The Prime Minister must make sure that his apparent preference for a hard Brexit does not make us so desperate for international trade deals that it either prevents us speaking out in defence of human rights or forces us to allow foreign powers to determine when and if we speak out. Up till now, all our foreign trade has been subject to human rights provisions. That's because the trade deals we have been trading under were negotiated by the European Union on behalf of all its members, including the UK – and the EU has such massive economic power that it was therefore able to insist on proper human rights clauses being inserted in all trade deals. Now that Britain has left the EU, the UK is sadly not currently insisting on any comparable human rights clauses being included in our (currently under negotiation) new international trade deals. That will tragically very substantially weaken the U.K.'s ability to protect human rights around our world. What's more, Brexit is helping to weaken Britain's influence on human rights issues in other ways too – partly because we will no longer be able to influence European Union human rights diplomacy. Up till now, the UK has had a double human-rights-related global influence – directly through British diplomacy and indirectly through our influence on EU human rights diplomacy. That latter very important avenue of influence will now cease – and the Prime Minister, must take action to ensure that the Foreign Office receives additional human-rights-diplomacy-earmarked funding to enable it to exert influence on those issues it used to promote via our participatory influence in EU human rights diplomacy. Unless the Prime Minister takes rapid action, global diplomatic efforts to increase rights to health, education, housing and food are likely to be undermined, according to research by Newcastle University. What's more, he must urgently take steps to ensure that EU nationals with settled status here in the UK have exactly the same civil rights as those currently enjoyed by UK nationals in Britain.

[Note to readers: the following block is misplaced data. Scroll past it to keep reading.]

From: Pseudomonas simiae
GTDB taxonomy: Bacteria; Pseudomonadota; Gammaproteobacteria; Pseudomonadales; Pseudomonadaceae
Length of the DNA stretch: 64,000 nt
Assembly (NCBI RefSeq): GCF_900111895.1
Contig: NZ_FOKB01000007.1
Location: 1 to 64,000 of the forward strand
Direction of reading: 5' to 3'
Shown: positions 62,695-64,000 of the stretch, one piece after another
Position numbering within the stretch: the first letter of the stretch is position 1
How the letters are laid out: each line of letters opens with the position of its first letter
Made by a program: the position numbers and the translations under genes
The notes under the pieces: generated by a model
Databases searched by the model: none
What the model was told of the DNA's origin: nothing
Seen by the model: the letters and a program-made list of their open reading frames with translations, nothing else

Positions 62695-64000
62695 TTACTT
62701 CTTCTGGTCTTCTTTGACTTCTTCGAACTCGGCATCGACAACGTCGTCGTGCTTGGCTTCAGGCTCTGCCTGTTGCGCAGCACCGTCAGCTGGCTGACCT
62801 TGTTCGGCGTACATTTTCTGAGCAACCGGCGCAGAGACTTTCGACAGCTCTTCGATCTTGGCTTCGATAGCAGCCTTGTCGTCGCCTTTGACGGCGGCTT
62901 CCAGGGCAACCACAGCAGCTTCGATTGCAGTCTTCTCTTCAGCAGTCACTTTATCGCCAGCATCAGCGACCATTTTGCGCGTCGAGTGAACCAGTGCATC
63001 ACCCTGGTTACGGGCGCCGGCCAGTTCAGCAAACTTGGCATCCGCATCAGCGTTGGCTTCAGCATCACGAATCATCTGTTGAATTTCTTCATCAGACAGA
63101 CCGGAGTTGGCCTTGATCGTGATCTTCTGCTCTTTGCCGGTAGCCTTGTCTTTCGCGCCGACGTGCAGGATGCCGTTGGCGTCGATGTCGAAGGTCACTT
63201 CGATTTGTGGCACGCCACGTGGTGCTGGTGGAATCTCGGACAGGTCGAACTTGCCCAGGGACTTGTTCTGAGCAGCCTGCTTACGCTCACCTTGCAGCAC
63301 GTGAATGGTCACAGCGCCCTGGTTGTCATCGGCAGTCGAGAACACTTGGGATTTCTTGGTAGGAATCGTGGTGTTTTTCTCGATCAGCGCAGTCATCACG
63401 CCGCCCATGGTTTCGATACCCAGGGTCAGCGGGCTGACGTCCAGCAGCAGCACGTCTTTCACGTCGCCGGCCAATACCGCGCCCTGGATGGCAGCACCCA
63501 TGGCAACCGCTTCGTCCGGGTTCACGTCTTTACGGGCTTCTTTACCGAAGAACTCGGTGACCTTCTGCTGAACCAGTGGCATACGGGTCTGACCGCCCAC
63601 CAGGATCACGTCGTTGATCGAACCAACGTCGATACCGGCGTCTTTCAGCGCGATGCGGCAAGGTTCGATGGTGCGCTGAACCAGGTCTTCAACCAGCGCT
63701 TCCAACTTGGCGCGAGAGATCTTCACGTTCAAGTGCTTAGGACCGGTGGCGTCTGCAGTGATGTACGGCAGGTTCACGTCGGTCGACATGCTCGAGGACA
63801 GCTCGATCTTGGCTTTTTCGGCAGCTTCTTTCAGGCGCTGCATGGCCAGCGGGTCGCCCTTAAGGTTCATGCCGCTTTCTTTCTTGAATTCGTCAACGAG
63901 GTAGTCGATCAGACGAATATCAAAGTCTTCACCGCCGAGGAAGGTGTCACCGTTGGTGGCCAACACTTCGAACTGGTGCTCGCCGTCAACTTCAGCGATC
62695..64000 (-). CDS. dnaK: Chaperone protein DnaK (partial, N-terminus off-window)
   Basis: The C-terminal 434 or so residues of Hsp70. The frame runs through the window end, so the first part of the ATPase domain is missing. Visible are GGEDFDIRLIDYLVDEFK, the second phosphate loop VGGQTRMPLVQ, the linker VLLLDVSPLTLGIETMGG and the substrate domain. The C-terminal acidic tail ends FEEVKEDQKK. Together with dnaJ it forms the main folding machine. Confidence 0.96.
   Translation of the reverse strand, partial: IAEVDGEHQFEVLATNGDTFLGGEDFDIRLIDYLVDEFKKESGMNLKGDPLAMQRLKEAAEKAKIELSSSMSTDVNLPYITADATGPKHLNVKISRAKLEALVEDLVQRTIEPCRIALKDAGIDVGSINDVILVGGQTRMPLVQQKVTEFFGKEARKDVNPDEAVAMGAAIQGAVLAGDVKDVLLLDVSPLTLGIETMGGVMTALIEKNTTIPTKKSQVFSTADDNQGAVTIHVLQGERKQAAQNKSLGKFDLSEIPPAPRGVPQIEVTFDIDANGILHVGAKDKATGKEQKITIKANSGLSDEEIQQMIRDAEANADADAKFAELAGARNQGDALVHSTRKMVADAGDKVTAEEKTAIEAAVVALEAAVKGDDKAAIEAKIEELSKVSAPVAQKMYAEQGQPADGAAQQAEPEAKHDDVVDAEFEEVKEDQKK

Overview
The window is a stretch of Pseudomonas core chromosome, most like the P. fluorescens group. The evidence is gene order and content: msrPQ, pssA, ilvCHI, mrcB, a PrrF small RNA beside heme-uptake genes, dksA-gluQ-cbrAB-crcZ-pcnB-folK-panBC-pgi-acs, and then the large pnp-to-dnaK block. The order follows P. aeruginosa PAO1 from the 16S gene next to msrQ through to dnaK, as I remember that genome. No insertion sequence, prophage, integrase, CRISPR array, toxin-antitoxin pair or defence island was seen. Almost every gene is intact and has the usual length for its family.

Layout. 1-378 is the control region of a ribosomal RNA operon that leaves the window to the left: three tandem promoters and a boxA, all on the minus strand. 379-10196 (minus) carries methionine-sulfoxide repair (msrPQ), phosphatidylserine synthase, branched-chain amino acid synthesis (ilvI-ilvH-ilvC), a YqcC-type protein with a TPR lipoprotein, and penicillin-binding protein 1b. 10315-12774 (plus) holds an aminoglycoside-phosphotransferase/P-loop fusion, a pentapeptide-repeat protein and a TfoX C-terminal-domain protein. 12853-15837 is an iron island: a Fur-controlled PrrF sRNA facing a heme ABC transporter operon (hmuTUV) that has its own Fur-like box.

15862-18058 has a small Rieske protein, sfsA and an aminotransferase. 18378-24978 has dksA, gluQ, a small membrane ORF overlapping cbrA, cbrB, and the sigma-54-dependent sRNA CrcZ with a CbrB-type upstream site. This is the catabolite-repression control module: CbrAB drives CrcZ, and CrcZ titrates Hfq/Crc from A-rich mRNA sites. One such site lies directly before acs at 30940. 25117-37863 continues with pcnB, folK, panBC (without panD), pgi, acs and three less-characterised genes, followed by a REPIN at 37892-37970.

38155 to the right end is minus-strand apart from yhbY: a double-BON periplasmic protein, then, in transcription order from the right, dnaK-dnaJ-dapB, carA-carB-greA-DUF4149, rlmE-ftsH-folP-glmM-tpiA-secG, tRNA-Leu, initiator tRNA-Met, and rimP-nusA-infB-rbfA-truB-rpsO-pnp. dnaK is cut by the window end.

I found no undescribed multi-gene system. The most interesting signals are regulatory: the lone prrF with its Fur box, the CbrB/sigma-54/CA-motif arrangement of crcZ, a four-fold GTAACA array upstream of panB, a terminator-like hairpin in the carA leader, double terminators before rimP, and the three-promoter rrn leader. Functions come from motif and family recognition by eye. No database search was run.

Sadly, virtually no assurances have been given by Johnson or his colleagues on human rights issues. Indeed, during the referendum campaign, the potentially substantial impact of Brexit on international human rights was hardly mentioned at all.

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